Rabbit are small mammals in the family leporidae along with hare and pika. Rabbits are ground dwellers that live in environments ranging from desert to tropical forest and wetlands.
A bunny and a rabbit really are just two names for the same animal. ‘Rabbit’ is the recognized name for over 20 related species in the same Genus. ‘Bunny’ is simply a colloquial term used for the same species, especially when talking about a small or young rabbit.
In other words, both the phrases “bunny” and “rabbit” both mean relatively the same thing, and while the two can be used interchangeably, they do, indeed, have contrasting definitions. Most people use “bunny” to refer to a baby rabbit, but “bunny” can also refer to a fully grown rabbit.
Many people use both words interchangeably. The word bunny is such a part of North American culture, that is used all the time to refer to the species of rabbits. The word rabbit is generally used in UK, Australia, Europe, Asia and Africa to refer to animal species in Leporidae family.
Though technically, “bunny” isn’t the correct word or term for a rabbit or baby rabbit, it is suggested that this word should be used with young children. As for the term “rabbit,” if you are doing a formal writing and/or speaking, “rabbit” would be the correct term to use, given that it’s the proper English word.
Where did the word rabbit come from?
So, where did the word rabbit come from? It’s difficult to say for certain, but one theory suggests that it may have come from the French word “conny”, meaning “rabbit”. The Old English word “hnutu” may also be responsible for the modern-day word “rabbit”. This word was used to describe the brown European rabbit, which was brought to Britain by the Romans. Over time, the word “hnutu” gradually changed to “nabbit” and finally to “rabbit”.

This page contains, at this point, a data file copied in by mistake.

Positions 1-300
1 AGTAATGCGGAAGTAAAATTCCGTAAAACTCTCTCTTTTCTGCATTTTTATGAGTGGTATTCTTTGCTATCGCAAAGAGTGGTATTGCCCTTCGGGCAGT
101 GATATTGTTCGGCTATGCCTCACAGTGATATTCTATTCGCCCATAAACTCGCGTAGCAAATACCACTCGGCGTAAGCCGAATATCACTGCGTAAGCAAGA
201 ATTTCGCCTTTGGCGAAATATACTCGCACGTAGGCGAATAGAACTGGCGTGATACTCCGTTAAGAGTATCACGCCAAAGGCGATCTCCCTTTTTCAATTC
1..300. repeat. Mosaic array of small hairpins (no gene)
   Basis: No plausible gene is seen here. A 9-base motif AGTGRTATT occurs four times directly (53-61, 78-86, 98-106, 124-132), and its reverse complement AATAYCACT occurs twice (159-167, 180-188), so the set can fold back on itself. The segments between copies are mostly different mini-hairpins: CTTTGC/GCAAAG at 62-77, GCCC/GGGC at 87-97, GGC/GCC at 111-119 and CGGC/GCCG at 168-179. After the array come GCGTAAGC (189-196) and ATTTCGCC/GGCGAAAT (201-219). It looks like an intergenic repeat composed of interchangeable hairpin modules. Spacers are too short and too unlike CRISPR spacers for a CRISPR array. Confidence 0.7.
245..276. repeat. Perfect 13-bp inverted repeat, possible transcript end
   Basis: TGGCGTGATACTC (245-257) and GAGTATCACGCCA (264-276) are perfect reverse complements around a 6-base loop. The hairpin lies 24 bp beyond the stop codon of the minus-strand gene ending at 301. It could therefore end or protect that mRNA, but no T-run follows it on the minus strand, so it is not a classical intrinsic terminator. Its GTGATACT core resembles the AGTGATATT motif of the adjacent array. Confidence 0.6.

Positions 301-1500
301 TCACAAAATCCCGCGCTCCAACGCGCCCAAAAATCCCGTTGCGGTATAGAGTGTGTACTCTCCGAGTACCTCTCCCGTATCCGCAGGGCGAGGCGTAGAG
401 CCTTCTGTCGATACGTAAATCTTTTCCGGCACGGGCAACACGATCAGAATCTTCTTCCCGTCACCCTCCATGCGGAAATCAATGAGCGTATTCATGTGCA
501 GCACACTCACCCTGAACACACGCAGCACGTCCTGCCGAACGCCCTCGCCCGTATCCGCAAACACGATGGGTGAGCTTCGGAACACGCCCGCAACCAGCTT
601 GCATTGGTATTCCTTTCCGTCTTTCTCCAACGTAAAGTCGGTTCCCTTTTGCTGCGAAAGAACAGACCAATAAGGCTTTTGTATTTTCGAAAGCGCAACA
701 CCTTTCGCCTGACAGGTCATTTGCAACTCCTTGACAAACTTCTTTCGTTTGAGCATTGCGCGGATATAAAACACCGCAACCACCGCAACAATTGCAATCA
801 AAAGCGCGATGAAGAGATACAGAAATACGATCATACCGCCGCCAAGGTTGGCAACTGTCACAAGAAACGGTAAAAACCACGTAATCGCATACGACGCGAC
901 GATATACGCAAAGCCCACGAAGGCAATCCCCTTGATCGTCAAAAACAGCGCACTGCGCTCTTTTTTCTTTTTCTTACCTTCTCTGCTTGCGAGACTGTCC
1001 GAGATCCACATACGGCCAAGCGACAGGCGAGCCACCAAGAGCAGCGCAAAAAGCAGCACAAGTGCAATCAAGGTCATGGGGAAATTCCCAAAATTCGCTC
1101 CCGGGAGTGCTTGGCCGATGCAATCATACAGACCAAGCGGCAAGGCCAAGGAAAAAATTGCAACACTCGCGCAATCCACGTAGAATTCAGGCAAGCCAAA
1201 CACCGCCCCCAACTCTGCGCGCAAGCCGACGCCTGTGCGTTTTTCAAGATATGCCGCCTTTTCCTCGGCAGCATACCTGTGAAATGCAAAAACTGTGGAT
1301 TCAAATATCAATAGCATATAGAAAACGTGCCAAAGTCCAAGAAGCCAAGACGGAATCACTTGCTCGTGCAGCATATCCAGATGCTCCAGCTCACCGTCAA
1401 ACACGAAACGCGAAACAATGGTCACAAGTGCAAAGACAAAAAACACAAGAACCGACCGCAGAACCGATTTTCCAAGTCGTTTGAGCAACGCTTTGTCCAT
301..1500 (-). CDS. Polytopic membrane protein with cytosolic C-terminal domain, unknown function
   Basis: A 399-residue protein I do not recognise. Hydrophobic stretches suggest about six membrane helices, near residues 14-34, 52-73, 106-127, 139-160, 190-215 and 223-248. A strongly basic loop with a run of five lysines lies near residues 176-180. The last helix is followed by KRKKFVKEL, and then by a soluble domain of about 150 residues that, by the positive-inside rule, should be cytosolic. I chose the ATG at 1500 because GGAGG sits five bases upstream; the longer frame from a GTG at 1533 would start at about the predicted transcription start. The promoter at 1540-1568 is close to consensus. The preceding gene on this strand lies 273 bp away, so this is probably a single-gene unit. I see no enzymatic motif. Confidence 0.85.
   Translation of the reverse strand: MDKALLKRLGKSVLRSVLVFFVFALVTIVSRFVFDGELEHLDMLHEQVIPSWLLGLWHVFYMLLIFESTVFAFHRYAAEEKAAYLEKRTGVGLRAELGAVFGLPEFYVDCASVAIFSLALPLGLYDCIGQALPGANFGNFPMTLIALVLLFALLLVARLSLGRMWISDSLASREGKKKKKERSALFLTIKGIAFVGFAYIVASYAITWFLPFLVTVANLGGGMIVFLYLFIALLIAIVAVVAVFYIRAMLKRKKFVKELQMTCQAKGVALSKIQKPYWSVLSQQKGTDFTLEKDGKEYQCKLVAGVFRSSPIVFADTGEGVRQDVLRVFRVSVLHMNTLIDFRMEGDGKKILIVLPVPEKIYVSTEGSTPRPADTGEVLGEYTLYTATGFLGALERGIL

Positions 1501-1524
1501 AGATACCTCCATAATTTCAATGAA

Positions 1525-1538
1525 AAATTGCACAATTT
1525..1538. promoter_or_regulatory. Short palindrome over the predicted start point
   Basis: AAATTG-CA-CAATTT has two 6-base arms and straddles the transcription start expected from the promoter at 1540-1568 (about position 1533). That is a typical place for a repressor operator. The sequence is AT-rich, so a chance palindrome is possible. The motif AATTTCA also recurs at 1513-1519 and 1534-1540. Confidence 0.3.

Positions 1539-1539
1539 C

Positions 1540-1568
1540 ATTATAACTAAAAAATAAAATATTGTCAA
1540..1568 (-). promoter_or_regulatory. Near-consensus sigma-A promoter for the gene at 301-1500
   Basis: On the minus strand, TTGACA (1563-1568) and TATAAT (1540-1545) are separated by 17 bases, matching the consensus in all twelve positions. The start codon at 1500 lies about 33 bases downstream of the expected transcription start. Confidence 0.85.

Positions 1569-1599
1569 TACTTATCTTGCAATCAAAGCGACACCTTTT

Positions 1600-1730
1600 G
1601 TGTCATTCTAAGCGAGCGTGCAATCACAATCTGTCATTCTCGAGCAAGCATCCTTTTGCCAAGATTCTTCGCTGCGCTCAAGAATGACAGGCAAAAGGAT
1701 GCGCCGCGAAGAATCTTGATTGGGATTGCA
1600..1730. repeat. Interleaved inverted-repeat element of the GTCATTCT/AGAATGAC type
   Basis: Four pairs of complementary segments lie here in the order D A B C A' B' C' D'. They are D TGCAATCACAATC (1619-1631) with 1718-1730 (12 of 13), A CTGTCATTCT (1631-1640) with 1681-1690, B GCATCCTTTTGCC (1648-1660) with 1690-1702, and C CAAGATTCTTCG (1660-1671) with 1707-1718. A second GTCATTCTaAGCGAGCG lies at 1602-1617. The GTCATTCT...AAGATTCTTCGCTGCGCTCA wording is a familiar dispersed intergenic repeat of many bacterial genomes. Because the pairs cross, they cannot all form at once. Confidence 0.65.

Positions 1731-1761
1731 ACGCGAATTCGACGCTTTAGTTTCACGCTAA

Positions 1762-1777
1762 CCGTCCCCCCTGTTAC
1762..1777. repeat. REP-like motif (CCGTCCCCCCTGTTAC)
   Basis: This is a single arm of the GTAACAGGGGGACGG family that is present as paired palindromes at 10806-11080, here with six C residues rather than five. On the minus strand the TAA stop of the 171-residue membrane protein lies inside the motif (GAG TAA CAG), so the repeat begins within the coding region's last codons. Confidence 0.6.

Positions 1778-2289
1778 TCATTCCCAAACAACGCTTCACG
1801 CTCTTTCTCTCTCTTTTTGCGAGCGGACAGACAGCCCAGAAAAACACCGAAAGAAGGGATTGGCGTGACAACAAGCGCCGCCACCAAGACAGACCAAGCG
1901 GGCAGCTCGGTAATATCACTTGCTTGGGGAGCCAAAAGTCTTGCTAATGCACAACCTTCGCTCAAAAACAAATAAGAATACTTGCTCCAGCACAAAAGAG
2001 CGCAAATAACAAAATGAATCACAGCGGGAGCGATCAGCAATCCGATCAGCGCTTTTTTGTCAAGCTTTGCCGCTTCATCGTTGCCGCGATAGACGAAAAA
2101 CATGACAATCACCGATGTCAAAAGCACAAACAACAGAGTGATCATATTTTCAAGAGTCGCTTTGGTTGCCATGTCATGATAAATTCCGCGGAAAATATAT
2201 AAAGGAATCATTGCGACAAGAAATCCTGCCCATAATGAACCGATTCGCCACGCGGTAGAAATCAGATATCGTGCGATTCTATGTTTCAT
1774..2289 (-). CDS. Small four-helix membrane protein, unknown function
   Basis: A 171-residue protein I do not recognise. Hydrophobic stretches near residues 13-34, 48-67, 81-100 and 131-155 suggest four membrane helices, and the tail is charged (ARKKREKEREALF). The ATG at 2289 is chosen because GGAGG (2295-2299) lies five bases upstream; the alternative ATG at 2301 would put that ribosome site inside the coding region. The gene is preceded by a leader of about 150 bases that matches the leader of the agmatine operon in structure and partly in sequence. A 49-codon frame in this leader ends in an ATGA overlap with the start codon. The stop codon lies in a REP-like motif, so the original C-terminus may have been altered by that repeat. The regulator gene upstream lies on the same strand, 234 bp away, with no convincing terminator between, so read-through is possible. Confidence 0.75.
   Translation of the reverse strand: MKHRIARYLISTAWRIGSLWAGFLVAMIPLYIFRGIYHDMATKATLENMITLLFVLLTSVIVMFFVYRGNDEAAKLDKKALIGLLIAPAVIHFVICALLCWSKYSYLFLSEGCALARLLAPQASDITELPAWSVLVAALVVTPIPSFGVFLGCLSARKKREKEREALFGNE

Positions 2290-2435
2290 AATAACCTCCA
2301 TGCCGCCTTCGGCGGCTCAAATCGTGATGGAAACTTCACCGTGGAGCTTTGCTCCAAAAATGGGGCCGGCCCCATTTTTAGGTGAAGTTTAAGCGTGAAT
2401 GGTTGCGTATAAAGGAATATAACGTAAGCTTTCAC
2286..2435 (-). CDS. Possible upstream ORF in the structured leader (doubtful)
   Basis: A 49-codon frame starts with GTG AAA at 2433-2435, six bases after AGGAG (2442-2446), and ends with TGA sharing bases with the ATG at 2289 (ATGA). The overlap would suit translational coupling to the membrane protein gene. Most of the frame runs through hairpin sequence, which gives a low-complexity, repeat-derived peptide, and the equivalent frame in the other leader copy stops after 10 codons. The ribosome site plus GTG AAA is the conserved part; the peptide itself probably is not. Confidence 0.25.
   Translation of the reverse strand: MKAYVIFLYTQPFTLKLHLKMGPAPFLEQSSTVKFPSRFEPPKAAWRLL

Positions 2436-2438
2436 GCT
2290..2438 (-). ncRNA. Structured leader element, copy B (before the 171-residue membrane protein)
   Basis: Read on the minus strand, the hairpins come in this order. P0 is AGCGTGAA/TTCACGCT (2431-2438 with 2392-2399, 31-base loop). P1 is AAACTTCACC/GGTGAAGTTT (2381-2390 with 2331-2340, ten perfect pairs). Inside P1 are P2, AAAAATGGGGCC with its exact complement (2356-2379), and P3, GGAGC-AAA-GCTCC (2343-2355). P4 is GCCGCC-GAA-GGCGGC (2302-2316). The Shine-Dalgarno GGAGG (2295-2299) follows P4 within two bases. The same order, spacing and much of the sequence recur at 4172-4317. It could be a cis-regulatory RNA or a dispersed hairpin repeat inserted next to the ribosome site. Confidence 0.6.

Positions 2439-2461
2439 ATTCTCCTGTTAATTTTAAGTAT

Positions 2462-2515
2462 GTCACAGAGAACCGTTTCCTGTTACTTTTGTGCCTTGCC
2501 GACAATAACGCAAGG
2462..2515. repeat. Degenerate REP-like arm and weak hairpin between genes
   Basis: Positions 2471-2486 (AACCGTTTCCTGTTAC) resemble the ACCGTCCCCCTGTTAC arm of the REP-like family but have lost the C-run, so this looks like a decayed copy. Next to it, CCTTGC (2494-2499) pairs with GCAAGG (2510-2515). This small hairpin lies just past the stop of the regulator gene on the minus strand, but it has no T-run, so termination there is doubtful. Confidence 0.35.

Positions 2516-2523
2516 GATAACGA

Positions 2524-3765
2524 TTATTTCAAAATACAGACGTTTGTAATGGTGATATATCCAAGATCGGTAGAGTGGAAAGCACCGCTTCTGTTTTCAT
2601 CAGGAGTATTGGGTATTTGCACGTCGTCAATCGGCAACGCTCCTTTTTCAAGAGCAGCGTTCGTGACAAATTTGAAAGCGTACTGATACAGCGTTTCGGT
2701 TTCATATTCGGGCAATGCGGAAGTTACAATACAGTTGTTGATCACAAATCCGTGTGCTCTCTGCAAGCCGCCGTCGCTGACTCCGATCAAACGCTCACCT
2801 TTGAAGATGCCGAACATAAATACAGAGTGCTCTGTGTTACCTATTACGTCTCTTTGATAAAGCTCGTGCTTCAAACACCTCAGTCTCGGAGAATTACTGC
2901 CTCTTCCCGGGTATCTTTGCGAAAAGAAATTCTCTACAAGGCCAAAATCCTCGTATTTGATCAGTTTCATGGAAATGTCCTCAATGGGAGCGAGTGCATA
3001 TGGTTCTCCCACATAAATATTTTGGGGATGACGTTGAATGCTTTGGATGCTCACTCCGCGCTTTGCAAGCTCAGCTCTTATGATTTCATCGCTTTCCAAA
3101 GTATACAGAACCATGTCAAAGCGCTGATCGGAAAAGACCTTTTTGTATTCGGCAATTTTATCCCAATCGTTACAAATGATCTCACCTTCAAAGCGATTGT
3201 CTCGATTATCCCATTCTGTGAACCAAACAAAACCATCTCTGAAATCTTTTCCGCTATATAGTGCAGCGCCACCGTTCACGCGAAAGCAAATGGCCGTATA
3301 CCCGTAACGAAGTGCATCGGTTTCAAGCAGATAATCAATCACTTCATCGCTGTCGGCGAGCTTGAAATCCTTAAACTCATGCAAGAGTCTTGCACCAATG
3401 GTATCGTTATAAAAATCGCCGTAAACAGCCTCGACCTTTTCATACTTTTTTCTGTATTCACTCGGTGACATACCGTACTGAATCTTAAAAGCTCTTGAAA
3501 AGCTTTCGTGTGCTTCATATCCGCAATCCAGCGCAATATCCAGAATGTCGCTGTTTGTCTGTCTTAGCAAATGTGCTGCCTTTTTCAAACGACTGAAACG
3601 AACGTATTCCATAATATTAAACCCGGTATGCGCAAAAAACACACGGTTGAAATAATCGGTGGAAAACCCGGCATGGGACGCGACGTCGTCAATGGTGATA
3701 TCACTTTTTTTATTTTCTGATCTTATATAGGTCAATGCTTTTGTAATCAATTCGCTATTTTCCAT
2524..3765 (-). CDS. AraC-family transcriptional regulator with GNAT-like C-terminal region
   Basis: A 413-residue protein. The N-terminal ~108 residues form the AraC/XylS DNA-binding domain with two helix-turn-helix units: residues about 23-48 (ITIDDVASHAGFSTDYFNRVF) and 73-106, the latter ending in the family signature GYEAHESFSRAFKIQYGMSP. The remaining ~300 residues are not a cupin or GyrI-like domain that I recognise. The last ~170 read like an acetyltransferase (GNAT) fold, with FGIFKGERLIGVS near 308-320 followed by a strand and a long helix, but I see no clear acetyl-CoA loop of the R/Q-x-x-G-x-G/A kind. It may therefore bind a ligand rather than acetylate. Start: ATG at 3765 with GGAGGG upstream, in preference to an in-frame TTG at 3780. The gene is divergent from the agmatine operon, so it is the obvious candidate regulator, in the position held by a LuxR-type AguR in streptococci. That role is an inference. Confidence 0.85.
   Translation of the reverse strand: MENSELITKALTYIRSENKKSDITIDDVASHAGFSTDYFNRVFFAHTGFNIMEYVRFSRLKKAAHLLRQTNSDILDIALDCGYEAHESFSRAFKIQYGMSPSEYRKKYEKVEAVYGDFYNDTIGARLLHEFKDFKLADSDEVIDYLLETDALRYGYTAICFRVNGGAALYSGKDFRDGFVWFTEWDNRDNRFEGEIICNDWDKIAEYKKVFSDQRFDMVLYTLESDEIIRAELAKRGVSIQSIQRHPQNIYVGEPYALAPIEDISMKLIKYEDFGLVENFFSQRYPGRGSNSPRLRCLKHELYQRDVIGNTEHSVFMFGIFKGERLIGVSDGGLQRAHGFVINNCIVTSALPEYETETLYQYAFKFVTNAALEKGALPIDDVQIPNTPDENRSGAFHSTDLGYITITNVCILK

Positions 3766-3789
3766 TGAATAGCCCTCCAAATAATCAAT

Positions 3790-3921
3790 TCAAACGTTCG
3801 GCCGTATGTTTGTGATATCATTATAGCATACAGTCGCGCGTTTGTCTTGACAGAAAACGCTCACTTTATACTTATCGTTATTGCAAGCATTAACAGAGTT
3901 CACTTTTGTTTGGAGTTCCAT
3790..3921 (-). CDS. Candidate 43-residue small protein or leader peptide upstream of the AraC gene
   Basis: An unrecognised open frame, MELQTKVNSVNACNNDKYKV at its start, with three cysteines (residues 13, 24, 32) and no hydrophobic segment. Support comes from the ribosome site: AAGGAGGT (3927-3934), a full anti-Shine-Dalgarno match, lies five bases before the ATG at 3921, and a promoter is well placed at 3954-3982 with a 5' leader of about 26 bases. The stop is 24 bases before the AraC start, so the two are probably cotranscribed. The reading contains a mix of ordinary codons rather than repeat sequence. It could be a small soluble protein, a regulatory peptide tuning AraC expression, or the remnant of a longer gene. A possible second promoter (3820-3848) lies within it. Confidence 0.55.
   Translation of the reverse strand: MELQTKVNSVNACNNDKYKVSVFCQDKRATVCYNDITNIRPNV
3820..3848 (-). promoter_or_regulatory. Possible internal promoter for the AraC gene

Where did the word bunny come from?
So where does the word “bunny” come from? The most likely explanation is that it comes from the Dutch word “bunny” or “bunnik”, which means “little rabbit”. The word first appeared in English in the early 1700s and was used to describe the young of the European rabbit. Interestingly, the Dutch word “bunny” is actually a diminutive of “boon”, which means “bean”. It’s possible that the word was given to the young rabbit because its body was small and round like a bean.
Also Read: Difference Between Rabbit And Hare
Bunny vs Rabbit
|BASIS OF COMPARISON||BUNNY||RABBIT|
|Nature||It is a colloquial term or word for rabbit or baby rabbit.||It is a formal word for rabbit.|
|Popularity||Common in North America||Common all over UK, Australia, Europe, Asia and Africa.|
|Use||Commonly used by children.||Commonly used by everyone -children and adults.|
|Originally||Bunny has often been used to describe a young or baby rabbit.||Rabbit was originally used to describe a young or baby hare.|
|Origin||Origin can be traced back to Dutch words||Origin can be traced back to Old English words.|